I've never read about any of the Vietnam POW's building radios. My impression is that they were incredibly closely watched by their guards.
Here is the description from Wikipedia on how Lucas made an earphone. It sounds quite plausible.
Richard built his earphones by binding four nails together with cloth then winding wire and dripping wax over the turns. After about ten layers of wire he placed it in a piece of bamboo. A tin can lid was placed over the coil of wire. The listener connected the improvised earphone to the foxhole radio and received three radio stations.
here is the quote from the article.
But what about the earphone?
Richard Lucas, who was a POW in Vietnam, built a radio in camp and was also able to improvise an earphone. He writes:
Four nails were bound together with cloth from our clothes.
Wire was obtained from wire used around the camp which I might add wasn't coated with varnish. It was bare wire, so we wound a layer and, using a candle, we dripped wax over the turns, which were spaced as closed as possible without shorting out (not touching). We repeated this process over and over again until we had about 10 layers of wire, which were insulated from each other layer by a strip of cloth and wax. Then we put this in a piece of bamboo and adjusted it so it was about a 1/32 of an inch from the end.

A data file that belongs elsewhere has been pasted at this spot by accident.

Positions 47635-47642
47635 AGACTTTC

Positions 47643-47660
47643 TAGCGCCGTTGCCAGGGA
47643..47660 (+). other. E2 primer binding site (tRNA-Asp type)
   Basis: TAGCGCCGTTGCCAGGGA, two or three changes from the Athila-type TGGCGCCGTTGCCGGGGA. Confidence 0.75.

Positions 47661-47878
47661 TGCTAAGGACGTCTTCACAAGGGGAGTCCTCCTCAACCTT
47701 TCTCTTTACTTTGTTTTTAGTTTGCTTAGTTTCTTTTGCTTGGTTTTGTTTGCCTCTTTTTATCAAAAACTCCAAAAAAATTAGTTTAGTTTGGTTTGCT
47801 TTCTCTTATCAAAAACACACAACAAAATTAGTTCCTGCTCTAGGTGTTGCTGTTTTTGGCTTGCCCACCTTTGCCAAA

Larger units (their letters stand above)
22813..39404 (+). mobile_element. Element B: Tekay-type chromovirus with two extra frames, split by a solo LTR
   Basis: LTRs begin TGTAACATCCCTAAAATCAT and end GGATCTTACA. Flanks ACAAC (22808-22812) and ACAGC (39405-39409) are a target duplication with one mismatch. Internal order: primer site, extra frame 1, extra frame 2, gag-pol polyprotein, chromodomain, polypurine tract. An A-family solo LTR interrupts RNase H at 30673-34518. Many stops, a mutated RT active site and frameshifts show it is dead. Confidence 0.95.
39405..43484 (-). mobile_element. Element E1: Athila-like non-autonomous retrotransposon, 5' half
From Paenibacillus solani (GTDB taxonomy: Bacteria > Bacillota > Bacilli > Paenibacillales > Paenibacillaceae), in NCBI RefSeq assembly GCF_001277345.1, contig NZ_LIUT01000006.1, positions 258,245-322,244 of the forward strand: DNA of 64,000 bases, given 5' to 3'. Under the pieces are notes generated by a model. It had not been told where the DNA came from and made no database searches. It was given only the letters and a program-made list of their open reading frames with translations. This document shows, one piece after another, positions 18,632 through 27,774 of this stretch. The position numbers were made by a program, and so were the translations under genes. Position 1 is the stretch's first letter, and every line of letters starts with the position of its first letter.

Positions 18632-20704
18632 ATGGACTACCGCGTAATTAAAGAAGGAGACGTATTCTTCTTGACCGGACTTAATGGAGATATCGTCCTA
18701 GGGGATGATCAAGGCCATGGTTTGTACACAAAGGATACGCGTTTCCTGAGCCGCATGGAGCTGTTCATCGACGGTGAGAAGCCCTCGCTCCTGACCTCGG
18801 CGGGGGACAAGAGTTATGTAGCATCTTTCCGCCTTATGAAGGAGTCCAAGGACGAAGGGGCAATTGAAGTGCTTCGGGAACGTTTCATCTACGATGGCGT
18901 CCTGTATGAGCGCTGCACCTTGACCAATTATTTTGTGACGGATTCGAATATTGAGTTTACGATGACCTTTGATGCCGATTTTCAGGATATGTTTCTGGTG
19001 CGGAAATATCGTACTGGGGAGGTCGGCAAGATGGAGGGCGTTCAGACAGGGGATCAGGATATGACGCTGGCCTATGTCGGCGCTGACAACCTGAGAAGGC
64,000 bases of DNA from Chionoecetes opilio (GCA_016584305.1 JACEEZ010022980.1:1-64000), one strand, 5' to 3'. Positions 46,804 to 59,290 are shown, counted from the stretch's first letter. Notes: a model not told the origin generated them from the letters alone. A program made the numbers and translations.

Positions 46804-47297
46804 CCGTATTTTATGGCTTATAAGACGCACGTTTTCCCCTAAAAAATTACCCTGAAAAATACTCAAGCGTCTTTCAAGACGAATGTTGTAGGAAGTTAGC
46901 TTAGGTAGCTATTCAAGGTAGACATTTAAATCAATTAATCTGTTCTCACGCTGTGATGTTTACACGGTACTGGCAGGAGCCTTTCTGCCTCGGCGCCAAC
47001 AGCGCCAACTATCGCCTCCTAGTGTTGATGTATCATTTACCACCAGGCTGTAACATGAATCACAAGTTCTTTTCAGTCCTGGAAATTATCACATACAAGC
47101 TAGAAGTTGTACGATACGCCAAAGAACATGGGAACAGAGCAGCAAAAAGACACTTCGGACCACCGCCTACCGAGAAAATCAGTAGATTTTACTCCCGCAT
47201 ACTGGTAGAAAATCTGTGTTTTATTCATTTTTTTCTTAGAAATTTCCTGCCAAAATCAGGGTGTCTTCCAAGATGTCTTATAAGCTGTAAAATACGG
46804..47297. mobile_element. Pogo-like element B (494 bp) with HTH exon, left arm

A tin can lid was positioned over the coil of wire and nails. Then connecting it to our "foxhole radio" (basic design as yours) we could here about three radio stations. Our antenna was the barbwire around the camp and the ground was wire laid along the ground to make up the ground. Best listening was at night and it had to be pretty quiet because the earphone was pretty weak. If we had a magnet to set up a bias on the coil, the volume would have been a lot louder."
And Mike Barnard points out that "the headphones were almost always acquired from a tank crew's radio operator, and often one side of the headphone was cannibalized for wire to wind the tuning coil while the other was used for listening."